Getting back to the Model of Attraction, I wanted to point out what I believe to be a fundamental error in perspective. As I understand it, Thomas speaks about the Personal InfoCloud following us, being attracted to us, which I only partially feel is true. I see it more as having the Personal InfoCloud available to us, carried around by us rather than seeing it as following us - but this is minute as I can easily concede that either would be correct though I am more fond of thinking as it being something we can carry around with us and access remotely.
He, and other Information Architects in the know, often speak about the need to put the user at the center of our focus and to think about the user's needs. However, in some of Thomas' work I have read and what I have heard in speaking with him, he refers to the information as being attracted to us rather than us being attracted to it. It seems to be me that this approach is information centric rather than user centric. To this end, I contend that the perspective for the Model Of Attraction, and the discussion about it, needs to shift to think of the user as being attracted to the information rather than the other way around.
I contend that the process actually should be thought of in different stages. First, we seek to discover information/knowledge based on our situational needs. Then in scanning through the available choices, we are attracted to certain items more than others based on a multitiude of factors. This includes first and foremost our current situation, then our past experience, levels of trust in the source, visual appeal of presentation and in the act of consuming/reading, how it tastes to us. We are attracted to information, which is the remote object of attention, the information is out there waiting for us to retrieve it and if we so choose to keep it within our Personal InfoCloud. While we do have quite a few ways in which the information now comes to us, rather than us going to get it, I contend that RSS feed aggregators and services like PubSub are merely serving as our agents, retrieving information on our behalf rather than thinking of it as information being attracted to us.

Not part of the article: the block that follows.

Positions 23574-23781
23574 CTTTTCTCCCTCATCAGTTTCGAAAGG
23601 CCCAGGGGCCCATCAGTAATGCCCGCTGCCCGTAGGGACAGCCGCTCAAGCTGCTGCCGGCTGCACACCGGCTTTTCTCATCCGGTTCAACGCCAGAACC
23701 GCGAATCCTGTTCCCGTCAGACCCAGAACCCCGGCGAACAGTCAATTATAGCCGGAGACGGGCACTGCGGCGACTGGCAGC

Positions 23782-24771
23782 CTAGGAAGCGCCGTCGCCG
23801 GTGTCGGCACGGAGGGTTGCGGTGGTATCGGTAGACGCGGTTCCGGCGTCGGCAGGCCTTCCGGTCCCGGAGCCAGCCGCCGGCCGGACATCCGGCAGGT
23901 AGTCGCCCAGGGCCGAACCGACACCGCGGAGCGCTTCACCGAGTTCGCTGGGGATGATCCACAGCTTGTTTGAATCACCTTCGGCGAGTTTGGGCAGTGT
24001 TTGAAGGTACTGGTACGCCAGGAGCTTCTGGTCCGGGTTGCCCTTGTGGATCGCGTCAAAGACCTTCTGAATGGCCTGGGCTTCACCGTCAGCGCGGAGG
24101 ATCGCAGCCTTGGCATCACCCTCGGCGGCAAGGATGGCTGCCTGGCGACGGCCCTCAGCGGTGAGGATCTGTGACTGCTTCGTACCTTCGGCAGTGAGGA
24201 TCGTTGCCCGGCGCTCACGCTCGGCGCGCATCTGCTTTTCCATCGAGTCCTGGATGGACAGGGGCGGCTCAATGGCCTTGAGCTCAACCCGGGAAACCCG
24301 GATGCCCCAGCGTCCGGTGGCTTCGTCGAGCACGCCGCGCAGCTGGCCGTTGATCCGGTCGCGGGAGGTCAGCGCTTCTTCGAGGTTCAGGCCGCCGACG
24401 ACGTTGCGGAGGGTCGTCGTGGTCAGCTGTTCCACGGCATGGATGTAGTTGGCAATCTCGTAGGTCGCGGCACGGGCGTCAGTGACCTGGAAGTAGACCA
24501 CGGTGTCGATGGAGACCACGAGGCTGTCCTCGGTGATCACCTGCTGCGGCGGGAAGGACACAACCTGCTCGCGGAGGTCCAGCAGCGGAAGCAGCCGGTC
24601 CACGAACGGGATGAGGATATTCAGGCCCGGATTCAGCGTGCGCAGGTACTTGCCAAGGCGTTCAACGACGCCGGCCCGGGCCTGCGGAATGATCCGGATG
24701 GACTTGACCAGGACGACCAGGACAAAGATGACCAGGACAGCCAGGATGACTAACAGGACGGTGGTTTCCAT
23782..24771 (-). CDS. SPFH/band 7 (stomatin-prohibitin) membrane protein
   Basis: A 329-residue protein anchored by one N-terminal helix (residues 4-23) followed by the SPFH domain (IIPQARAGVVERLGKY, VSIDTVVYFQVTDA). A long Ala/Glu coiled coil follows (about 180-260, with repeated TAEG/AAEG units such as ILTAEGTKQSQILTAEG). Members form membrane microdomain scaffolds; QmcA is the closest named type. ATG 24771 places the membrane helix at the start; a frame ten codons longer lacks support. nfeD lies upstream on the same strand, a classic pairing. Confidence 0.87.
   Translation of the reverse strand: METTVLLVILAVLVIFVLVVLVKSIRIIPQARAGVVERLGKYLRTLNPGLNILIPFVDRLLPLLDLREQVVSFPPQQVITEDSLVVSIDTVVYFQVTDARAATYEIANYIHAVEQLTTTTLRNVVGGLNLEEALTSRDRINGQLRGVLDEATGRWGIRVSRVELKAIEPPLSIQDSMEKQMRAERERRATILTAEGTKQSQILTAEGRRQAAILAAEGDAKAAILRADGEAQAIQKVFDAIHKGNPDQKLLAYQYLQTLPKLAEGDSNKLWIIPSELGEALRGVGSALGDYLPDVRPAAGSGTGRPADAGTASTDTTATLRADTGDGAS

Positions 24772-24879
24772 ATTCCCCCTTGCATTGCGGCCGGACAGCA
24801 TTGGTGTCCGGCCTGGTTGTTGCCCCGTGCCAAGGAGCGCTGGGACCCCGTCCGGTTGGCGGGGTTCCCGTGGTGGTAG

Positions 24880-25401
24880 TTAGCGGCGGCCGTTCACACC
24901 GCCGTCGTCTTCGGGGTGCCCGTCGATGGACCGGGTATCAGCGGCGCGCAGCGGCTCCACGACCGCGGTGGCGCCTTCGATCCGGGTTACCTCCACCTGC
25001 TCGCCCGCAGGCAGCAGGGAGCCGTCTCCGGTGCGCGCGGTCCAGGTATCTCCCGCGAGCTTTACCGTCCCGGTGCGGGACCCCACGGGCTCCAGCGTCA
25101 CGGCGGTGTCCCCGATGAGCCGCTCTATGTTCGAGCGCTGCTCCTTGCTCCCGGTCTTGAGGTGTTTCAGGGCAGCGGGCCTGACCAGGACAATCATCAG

This is a relatively simple semantic argument, because I know Thomas means that the attraction is akin to magnetic attraction meaning that the user and the information become attracted to each other. Yet it is important for us to always think about such matters by being the user looking out rather than the other way around. All too often companies make this mistake with their information architectures and outbound communications. They are so entrenched in their organizational viewpoint, that the communications they create are reflective of how the organization looks at their world not how the world looks at their organization.
I make this argument, because we, as information presenters need to be mindful at all times of wearing the users shoes and not being so focused on the information itself. We must be consistent in order to truly embrace user centered design, and the power of language is one of the most telling and powerful tools in this endeavour. To this end, I contend that with a minor and consistent adjustment in semantics and perspective, that Thomas Vanderwal's Model of Attraction will be a foundational aspect of best practices in information architecture philosophy for many years to come.